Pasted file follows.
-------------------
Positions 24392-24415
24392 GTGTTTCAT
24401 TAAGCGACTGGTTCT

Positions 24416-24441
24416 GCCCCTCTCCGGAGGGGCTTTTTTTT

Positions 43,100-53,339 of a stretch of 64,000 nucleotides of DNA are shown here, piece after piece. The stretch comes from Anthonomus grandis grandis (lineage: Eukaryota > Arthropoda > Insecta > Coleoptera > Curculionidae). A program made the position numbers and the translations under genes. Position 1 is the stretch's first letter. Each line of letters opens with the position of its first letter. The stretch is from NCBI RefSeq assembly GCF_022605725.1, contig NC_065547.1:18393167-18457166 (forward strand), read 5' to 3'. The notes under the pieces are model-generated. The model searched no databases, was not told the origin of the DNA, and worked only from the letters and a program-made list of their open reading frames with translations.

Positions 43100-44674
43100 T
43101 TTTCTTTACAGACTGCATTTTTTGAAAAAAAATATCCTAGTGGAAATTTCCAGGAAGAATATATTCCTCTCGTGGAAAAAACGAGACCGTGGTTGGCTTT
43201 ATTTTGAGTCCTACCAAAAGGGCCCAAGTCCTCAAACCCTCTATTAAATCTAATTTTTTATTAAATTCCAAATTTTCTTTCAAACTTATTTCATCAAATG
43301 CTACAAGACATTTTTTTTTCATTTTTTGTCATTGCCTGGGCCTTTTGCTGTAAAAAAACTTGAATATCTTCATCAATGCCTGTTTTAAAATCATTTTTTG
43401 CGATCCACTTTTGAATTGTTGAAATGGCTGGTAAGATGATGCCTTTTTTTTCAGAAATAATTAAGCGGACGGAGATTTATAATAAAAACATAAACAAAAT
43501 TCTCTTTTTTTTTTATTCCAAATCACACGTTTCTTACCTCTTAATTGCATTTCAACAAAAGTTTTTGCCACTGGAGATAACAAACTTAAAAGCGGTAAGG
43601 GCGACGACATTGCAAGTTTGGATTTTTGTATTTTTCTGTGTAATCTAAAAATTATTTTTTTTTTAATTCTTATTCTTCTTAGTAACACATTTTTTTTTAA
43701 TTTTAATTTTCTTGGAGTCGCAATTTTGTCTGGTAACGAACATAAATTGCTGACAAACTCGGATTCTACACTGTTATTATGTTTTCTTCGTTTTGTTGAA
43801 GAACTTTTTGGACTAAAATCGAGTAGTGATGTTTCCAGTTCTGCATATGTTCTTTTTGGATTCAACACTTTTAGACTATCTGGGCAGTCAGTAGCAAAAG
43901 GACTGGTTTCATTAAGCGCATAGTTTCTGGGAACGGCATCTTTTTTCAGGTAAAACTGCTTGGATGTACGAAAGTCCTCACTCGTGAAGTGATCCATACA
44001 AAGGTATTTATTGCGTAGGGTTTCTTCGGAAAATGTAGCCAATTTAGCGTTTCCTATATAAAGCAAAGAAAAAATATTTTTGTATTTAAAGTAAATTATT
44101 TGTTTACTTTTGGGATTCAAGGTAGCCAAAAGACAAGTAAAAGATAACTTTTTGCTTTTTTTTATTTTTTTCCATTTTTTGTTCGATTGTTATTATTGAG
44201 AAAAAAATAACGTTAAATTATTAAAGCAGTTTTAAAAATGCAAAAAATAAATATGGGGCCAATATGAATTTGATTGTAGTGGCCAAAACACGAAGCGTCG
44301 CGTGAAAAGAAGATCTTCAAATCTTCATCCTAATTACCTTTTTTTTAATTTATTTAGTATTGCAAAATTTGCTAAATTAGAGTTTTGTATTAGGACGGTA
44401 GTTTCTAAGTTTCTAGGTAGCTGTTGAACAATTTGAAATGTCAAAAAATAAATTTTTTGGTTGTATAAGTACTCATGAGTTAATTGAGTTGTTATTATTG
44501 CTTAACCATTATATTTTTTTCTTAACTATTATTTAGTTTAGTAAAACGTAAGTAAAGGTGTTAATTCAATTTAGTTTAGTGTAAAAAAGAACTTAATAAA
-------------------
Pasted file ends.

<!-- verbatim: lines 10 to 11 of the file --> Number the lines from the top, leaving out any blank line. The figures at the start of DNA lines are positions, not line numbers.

43201 ATTTTGAGTCCTACCAAAAGGGCCCAAGTCCTCAAACCCTCTATTAAATCTAATTTTTTATTAAATTCCAAATTTTCTTTCAAACTTATTTCATCAAATG
43301 CTACAAGACATTTTTTTTTCATTTTTTGTCATTGCCTGGGCCTTTTGCTGTAAAAAAACTTGAATATCTTCATCAATGCCTGTTTTAAAATCATTTTTTG